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Winter Soldier: "This Isn't Just Some Isolated Incident"

If there's a common thread between Friday's panels and this morning's panels at the Winter Soldier hearings, it's the dreadful knowledge that, for all the stories told, there are many, many more.

"We're really packing ten panels into this," said one speaker named Jeff Key, an openly gay veteran from Alabama, at a session on gender and sexuality in the military. "... I wanna say something that makes a difference." But with only a few minutes to recount their experiences -- or those of other people -- there's only so much they can say. Bringing together stories of sexual harassment, abuse, and assault, the panelists take deep breaths and apologize for only sharing a fraction of what they know.

"I'm not going to talk about every degrading and humiliating incident," said a veteran named Patty McCann. In truth, "I could talk for hours about that stuff." For a shocking number of female -- and some male -- veterans, "that stuff" includes rape -- at the hands of military superiors, from U.S. recruiters in the States to commanding officers in Iraq.

The Winter Soldier hearings are bringing home these and other rarely told stories of the war. With some 200 veterans arriving at a small college campus miles from the Capitol, it is an overwhelming gathering of people with incredible tales to tell; survivors who bear the scars and drive home the human cost of the war.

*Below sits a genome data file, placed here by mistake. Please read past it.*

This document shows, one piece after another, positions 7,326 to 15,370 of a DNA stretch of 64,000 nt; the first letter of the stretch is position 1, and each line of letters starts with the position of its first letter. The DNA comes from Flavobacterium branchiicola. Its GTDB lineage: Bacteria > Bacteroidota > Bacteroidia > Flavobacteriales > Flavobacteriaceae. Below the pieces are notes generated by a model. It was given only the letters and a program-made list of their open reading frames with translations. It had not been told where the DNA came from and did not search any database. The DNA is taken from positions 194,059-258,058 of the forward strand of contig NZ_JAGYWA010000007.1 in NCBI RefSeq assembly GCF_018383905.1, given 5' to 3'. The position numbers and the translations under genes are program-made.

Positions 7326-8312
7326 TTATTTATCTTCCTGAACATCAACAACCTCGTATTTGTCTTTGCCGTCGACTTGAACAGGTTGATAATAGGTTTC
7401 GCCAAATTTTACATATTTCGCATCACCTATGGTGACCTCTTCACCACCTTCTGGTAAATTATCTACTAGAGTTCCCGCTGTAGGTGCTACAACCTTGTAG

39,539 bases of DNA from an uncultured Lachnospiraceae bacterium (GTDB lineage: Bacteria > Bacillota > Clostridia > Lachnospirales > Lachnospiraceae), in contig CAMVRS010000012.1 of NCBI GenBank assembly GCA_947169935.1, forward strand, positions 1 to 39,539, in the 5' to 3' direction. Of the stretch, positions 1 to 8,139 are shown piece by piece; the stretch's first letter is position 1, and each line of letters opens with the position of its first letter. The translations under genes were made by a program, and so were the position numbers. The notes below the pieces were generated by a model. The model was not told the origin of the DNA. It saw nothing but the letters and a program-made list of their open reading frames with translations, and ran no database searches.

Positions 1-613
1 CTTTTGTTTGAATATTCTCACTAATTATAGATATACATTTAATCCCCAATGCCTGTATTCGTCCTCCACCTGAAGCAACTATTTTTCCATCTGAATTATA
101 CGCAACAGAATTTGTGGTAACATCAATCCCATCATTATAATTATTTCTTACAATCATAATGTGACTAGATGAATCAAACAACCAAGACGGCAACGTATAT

Others have set the scene, so it is perhaps unnecessary to describe the intense security, the rules of conduct, the small group of flag-wielding protesters who stood at the entrance of the National Labor College yesterday to intimidate and jeer at those taking part in what is, in a very real sense, a truth commission.

But those who might have been intimidated before will no longer be silenced. "I kept silent a lot when I felt like I should have spoken," Key said. "If I had said what I had on my mind," said another veteran named Joe Wheeler, " I would have been court-martialled."

Yet story after grisly story -- of violence against innocent civilians, of the macabre celebrations that followed such violence; after hearing grown men weep over things they did, and veteran after veteran apologize to the Iraqi people for the atrocities committed against them, the injustice of such misplaced priorities is palpable.

There's a strong focus here on the dehumanizing effects of the wars in Iraq and Afghanistan, on the soldiers and on those they point their weapons upon. "Every veteran knows that the first person to become dehumanized is the soldier himself," said one speaker. Too many stories -- of being ordered to shoot women, children, of shooting dogs out of boredom when there were no people to kill -- have driven home the point. Pictures too. A photograph of part of a dead Iraqi man's face peeled onto a soldier's Kevlar helmet comes to mind.

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